What a Difference a Day Could Make

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Fifth Estate # 292, June 19, 1978

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The “glorious” days of the Ford family empire seem to be numbered as its headcheese, Henry Ford II, finds himself in a swirl of legal, corporate, labor, marital and physical troubles.

Reports have floated into the Fifth Estate office that during his “emergency” press conference of May 1, 1978, the “chairman” not only seemed to be suffering from a bad case of the shakes, but also seemed to be losing his hearing. Oh, the woes of the super rich.

Many of us may not remember, but this is the same way Henry Ford I was going when the present chairman had to wrestle corporate power out of his granddad’s clammy hands (not such a “great struggle” as some historians would have us believe, since the old man was suffering from a bad case of terminal brain rot).

But now Henry’s role as top dog is becoming less and less attractive to the business, as the old time bourgeoisie that Henry represents becomes a stumbling block to the free flow of international capital. Why even some of his corporate stockholders are asking for his head in a recently filed lawsuit accusing Henry of appropriating company money for personal use and taking a $750,000 kickback from a food vending company.

All of this along with his troubles from his wife’s attempts for a divorce (remember years back when Henry was caught with a local model while driving drunk?) has left chairman Henry hopping (or should we say “shaking”) mad.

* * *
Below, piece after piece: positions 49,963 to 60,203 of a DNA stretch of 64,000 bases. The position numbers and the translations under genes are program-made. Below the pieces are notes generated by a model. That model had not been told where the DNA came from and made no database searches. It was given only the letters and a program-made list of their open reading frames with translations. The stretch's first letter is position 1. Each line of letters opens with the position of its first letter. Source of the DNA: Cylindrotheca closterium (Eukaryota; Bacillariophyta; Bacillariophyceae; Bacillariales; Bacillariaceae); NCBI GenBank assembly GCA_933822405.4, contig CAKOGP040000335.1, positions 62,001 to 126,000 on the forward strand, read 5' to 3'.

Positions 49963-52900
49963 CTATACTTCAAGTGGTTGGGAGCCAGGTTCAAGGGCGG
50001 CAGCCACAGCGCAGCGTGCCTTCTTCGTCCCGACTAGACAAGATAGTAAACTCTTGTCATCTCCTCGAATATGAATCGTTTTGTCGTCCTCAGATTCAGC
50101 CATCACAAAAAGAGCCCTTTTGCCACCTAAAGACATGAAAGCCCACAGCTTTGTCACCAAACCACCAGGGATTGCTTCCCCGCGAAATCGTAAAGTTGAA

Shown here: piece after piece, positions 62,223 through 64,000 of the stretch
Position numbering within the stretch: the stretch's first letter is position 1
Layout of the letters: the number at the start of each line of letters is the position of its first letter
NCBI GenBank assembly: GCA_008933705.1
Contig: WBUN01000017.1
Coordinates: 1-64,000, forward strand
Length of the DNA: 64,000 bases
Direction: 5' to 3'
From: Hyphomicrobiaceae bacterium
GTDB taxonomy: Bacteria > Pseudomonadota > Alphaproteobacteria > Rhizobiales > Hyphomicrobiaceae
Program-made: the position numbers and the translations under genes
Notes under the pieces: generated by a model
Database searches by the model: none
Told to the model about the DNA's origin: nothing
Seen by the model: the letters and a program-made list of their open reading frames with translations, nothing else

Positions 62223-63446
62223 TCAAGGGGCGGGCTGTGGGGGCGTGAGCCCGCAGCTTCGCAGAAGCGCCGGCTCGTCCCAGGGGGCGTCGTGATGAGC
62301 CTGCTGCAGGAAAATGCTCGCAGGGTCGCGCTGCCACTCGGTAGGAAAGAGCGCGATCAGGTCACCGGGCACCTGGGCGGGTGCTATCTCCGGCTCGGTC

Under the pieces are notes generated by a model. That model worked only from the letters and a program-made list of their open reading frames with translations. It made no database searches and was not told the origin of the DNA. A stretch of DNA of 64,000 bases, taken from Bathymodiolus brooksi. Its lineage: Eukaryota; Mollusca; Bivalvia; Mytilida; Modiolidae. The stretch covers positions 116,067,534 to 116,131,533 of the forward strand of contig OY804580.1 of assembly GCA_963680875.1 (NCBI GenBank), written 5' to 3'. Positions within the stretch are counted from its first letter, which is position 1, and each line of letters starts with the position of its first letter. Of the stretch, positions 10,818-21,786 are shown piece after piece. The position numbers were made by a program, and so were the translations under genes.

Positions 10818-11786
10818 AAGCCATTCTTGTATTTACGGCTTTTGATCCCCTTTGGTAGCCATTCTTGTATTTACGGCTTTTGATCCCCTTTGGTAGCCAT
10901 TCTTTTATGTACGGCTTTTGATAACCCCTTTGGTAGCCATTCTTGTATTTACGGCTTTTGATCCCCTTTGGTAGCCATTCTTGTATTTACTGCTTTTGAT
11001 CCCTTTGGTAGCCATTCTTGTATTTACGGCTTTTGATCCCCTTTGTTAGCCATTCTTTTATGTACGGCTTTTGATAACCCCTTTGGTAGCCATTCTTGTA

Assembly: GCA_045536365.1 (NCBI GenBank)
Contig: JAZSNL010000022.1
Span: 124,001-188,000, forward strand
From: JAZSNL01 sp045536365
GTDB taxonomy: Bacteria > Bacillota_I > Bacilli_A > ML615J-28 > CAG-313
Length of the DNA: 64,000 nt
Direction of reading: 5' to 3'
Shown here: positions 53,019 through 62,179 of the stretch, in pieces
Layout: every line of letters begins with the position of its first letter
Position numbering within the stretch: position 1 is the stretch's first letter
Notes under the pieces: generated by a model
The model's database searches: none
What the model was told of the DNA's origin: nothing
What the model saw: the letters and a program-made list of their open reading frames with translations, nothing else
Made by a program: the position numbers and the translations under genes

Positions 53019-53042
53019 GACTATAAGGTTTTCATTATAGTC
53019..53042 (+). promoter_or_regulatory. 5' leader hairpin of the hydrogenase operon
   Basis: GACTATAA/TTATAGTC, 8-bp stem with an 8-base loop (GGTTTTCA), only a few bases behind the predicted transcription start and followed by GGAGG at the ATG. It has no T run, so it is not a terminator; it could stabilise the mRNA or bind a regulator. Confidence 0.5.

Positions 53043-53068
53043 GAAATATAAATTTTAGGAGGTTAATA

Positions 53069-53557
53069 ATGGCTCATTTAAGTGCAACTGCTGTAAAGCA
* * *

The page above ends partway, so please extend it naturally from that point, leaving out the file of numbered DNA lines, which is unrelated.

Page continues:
Well, Henry, your departure from the corporate scene isn’t in any way going to bring capitalism to its knees (it might even do better without you), but we are going to miss all that fun you and your family brought into our lives.

Yes, when you retire, Henry, gone will be the days when Granddad locked workers out of Ford factories when he believed that the Depression came about because “The average man won’t really do a day’s work unless he is caught and can’t get out of it;” when Granddad bought the Dearborn Independent newspaper so that he could run anti-Semitic articles like “The International Jew: The World’s Problem,” and when he received Nazi Germany’s highest medal, the Iron Cross (bet he and Hitler had some real knee-slapping times exchanging anti-Semitic jokes, ay, Henry?). Yes, gone will be the days when your family had plant guards spray water hoses on job applicants in sub-zero weather and hired goons like Harry Bennett to beat the heads of workers who didn’t see things quite the same as the boss did; when Ford built military equipment for Nazi Germany and for the U.S. in Vietnam; and your “grand finale,” the manufacture of a car that’s built to explode when hit in the rear—the Pinto.

Yes, Henry, you’re the last… so piss off on out of it!

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